General Interest

Animal Cops Tulsa

posted May 15th, 2012 by
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by Nancy Gallimore Werhane

Photos by Bob Foshay

HAVE YOU EVER SEEN episodes of Animal Planet’s Animal Cop? There are versions shot in Houston, Miami, New York and Detroit. Each program shows what appear to be small armies of uni­formed authorities fighting the good fight for animal welfare.

So, what about Animal Cops: Tulsa? Meet Tim Geen, the one-man army working the field for the Tulsa Society for Prevention of Cruelty to Animals (TSPCA). Retired from 28 years of mili­tary service, along with the Beaumont Police Department in Texas, Geen ap­propriately found his way into his new job when he rescued two puppies from the side of the highway near the TSPCA shelter. He was an acquaintance of for­mer TSPCA Cruelty Investigator Wade Farnan, who passed away in the spring of 2011. So when he took the pups to the shelter for assistance, he asked if they happened to be hiring. The answer was an enthusiastic “yes!” Eight months later, Geen hasn’t looked back once, and quite frankly, hasn’t had the time.

Having always enjoyed an active life, retirement just wasn’t suiting him. “You can only paint a room in your house and turn around to repaint the same room again the next week so many times,” Geen said with a laugh. “You mow the lawn and then wait for it to grow, so you can mow it again. That just wasn’t for me.” Now it’s a safe bet that Geen’s lawn may no longer be so well manicured. Tulsa’s animal cop, a self-proclaimed dog lover, is on the job before the sun comes up every morning and arrives home after sunset each workday. Geen not only covers Tulsa County but also every bordering county. That means long hours and a lot of miles on the road, as he fields calls for cats and dogs, horses, cattle, goats, rabbits and any animal in need.

The demand for his services is high. Geen fields an average of 100 calls a month for the TSPCA. Of those calls, he says he can generally resolve about 25 of them through phone counsel­ing. That leaves a balance of 75 cases a month that he physically visits. The math alone shows you how busy this man is. During the course of our hour-long interview, his phone rang no fewer than four times.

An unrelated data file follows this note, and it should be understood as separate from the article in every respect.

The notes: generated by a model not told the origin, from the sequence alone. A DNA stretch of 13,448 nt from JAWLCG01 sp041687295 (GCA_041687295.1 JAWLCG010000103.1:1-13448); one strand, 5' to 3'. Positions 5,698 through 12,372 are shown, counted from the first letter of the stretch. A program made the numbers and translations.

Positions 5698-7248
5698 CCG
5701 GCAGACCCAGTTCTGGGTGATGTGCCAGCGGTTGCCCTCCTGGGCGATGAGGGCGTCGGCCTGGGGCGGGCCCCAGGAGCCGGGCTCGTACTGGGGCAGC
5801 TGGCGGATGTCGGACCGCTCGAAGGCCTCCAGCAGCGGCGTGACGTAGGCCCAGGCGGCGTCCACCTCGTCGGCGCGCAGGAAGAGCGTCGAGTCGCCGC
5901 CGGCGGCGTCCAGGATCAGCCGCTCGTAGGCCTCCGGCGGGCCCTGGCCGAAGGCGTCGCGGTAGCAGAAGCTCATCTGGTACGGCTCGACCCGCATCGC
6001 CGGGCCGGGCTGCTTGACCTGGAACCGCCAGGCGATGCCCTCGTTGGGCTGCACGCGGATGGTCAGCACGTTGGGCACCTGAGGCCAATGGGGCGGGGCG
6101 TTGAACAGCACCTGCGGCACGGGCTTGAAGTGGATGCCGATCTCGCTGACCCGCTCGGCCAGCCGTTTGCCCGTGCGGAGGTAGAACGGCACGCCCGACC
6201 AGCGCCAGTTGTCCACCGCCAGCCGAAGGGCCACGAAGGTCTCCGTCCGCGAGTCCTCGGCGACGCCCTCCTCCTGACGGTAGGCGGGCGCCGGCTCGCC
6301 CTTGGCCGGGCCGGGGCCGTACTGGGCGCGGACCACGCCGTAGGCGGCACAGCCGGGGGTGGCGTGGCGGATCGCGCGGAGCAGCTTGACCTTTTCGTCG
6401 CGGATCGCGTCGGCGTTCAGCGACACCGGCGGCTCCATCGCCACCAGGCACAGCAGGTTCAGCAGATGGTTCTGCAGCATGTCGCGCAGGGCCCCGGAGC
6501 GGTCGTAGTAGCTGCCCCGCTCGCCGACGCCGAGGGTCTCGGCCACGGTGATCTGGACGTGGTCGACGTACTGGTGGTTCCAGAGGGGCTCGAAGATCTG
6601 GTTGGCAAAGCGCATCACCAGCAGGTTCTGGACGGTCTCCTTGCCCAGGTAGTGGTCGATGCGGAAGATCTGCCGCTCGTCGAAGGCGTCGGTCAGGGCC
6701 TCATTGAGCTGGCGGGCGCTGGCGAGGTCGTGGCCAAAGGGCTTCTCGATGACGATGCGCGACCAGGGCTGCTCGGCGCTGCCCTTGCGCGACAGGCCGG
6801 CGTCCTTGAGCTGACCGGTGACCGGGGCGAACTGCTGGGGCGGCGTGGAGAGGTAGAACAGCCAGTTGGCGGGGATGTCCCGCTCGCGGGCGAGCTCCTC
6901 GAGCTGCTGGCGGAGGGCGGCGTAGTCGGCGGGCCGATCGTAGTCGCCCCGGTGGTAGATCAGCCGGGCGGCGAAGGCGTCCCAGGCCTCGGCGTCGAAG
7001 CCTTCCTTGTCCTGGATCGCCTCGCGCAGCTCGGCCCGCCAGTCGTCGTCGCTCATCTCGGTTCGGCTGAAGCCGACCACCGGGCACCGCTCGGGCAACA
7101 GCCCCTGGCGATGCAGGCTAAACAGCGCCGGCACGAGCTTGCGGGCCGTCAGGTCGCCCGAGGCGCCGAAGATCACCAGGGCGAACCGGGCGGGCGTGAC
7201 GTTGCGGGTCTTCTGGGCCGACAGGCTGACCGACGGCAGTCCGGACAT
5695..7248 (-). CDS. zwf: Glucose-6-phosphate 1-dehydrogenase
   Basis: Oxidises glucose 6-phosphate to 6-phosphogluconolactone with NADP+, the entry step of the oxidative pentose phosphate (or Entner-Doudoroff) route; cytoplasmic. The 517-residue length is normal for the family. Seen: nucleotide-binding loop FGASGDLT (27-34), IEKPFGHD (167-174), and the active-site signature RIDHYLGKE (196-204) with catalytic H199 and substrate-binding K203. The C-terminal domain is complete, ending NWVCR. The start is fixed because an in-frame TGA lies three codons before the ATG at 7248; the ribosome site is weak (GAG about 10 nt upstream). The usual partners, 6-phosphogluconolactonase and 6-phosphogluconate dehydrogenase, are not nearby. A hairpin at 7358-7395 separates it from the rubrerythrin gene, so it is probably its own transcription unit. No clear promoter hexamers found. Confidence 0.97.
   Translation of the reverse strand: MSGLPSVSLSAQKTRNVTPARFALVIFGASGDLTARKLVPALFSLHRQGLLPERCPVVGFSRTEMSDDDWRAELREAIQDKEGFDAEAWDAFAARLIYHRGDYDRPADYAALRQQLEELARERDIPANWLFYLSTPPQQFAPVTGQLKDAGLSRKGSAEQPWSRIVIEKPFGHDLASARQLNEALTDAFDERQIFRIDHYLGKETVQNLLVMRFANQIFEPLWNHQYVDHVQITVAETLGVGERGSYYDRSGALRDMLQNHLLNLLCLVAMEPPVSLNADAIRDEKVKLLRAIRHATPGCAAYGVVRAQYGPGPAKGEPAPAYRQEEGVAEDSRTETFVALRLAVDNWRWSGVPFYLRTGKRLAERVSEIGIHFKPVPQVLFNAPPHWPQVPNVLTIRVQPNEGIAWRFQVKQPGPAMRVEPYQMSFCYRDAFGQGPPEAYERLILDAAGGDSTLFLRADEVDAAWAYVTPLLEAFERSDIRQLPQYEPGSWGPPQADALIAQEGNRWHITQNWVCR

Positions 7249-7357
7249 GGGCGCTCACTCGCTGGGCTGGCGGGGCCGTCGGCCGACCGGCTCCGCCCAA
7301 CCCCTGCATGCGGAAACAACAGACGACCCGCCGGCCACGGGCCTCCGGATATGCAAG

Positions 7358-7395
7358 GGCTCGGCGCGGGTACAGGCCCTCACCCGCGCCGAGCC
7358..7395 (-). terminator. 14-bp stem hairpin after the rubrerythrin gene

In addition to fielding calls and travel­ing to check on animals throughout an eight-county region, Geen also care­fully documents each case. While he is not permitted to go directly to the city district attorney (D.A.) to pursue pros­ecution on neglect and abuse cases, his careful documentation has lead to sev­eral cases being prosecuted.

“If I have a case that I feel needs to go to the D.A., I have to take my informa­tion to Tulsa Animal Welfare to pursue through legal channels,” Geen said. “I will work with them and will do any­thing I can to support prosecution if it comes to that.”

In one such case, a man was found guilty of animal abuse for first hanging his dog and then shooting it. Geen was accompanied on the call by the Tulsa police officers who helped him docu­ment the case.

“The owner admitted to shooting the dog, but denied hanging it. Of course, it was a little hard to deny since there was still a hangman’s noose around the de­ceased dog’s neck,” he said. “The case went to court, and the guy received a $150 fine and six months probation. It can be frustrating because you pursue these terrible animal abuse and cruelty cases, yet very little happens. You often see higher fines for traffic violations.”

The most common calls Geen receives are for dogs living on chains and dogs without proper food, water and shelter. He claims that most of those cases can be resolved through counseling owners and conducting careful follow-up calls, though the outcome is not always what he would like to see for the dogs in question. “There is no law in Oklahoma prohibiting people from chaining a dog, and I sure hate to see any animal living like that,” Geen said. “Sometimes, the best I can do is to make sure the dog has shelter and water within reach.”

When asked about the hardest part of his job, Geen thinks for only a moment. Injured and sick animals are obviously high on his list, but from an emotional standpoint, abandoned animals are among the hardest cases he handles. “We see a lot of confused animals—primarily dogs—left behind at rental homes with no one to care for them,” he said. “I will provide the basics for the animal while we wait to see if the owner will return to claim it.” If that doesn’t happen, Geen will remove the dog.